One day after a jet dropped out of the sky north of Moscow, reportedly killing Wagner mercenary group chief Yevgeny Prigozhin and his top commanders, rival private militias are jockeying to fill the vacuum. And, researchers from the British Antarctic Survey say it's likely no emperor penguin chicks survived in 4 out of 5 colonies in one Antarctica region. Loss of sea ice is to blame. Also, the number of children living with only one parent — usually the mother — is growing worldwide, according to the UN. In Latin America, a combination of patriarchal culture and weak laws allow for many fathers to skip out on their financial obligations and get away with it. Plus, a race across Europe using public transit ends in a sprint.
Yevegeny Prigozhin, the leader of the Wagner mercenary army, is reported dead in a plane crash near the city of Tver, just north of Moscow. Earlier this summer, Prigozhin led an armed mutiny in an attempt to oust the military leadership within Russia's Ministry of Defense. And, makeshift chairlifts that bring kids to school in remote, mountainous regions of Pakistan are a local solution to a common problem: the scarcity of roads and buses. Also, belching and farting from cows is responsible for a worrying amount of greenhouse gas emissions every year. Ireland is facing up to the fact that having so many cows may be detrimental to the country's climate goals. Plus, a controversy over Adolf Hitler's house.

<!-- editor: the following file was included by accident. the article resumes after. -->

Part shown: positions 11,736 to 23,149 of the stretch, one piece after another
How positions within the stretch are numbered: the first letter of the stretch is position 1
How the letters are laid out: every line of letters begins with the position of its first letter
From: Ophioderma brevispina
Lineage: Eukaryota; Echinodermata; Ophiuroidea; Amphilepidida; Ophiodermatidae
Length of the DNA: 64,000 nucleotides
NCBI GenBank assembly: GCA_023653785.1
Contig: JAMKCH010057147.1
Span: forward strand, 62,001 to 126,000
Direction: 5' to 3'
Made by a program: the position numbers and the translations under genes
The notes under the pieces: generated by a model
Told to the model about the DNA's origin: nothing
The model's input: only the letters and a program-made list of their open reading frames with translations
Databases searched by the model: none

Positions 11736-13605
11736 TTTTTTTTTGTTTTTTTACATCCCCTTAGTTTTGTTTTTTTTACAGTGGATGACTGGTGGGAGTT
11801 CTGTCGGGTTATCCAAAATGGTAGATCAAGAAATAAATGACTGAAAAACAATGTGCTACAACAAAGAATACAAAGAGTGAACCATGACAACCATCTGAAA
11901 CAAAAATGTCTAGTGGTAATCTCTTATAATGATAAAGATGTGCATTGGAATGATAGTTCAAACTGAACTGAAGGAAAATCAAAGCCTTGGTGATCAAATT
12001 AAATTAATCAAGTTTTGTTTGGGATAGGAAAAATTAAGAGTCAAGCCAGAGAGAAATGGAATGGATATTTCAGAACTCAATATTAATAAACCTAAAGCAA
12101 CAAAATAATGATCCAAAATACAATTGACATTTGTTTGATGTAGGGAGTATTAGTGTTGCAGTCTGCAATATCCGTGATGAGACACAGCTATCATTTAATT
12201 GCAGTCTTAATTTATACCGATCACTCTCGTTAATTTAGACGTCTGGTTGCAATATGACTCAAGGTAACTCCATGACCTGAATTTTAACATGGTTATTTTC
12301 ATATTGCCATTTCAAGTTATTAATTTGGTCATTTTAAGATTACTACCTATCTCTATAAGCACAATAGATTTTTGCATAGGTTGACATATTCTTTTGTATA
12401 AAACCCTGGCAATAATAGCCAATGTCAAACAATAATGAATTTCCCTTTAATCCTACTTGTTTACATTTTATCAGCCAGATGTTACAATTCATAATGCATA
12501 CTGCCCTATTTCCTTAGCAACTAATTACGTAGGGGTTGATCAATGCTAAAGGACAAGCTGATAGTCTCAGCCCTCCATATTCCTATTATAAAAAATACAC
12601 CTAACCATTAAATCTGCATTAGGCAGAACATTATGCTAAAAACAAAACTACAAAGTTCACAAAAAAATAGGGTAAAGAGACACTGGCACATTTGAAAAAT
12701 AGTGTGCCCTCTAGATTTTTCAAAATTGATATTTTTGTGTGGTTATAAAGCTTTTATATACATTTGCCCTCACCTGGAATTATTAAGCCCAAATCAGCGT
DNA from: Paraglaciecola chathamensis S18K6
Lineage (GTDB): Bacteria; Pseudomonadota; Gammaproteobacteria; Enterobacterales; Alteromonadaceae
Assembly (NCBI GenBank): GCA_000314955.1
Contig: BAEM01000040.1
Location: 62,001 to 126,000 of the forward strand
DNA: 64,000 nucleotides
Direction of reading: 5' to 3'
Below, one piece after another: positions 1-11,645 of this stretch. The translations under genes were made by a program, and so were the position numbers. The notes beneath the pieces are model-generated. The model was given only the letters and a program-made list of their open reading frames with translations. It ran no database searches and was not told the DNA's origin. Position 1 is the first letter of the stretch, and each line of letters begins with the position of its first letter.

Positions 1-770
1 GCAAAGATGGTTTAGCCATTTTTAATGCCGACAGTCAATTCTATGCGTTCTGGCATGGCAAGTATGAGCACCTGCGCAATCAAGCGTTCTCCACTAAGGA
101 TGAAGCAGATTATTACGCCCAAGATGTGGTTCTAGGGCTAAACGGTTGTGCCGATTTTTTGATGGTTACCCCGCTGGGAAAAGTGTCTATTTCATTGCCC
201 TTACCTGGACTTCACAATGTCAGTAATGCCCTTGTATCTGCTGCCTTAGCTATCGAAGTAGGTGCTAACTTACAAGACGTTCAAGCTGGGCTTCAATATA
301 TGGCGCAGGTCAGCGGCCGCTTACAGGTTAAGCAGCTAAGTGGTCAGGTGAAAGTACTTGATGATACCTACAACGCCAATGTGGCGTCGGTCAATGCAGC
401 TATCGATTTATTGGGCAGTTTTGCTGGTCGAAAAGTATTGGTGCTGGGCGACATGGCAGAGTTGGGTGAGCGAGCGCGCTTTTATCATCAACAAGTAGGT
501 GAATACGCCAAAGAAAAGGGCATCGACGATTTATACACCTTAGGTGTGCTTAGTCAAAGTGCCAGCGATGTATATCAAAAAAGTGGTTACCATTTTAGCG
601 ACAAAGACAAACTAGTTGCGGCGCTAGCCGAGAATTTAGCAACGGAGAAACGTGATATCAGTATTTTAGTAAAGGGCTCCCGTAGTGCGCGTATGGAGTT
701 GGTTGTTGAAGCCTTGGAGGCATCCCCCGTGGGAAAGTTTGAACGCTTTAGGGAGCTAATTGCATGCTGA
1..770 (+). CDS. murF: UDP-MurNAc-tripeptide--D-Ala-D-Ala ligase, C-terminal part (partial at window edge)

The Panama Canal uses a series of locks to raise the water level and carry ships across from one ocean to the other. But that requires lots of freshwater — and it's running low in Panama. And, On Wednesday, Zimbabweans will take to the polls to vote for their next president. Observers are saying this election is marred by violence and intimidation against the opposition and its supporters. Also, right now, in South Africa, the BRICS summit is in full swing. BRICS stands for Brazil, Russia, India China, South Africa, an economic bloc of countries billed as five major emerging economies collectively representing 40% of the world's population. Plus, remembering Isabel Crook, an anthropologist who joined Mao Zedong's rural revolution.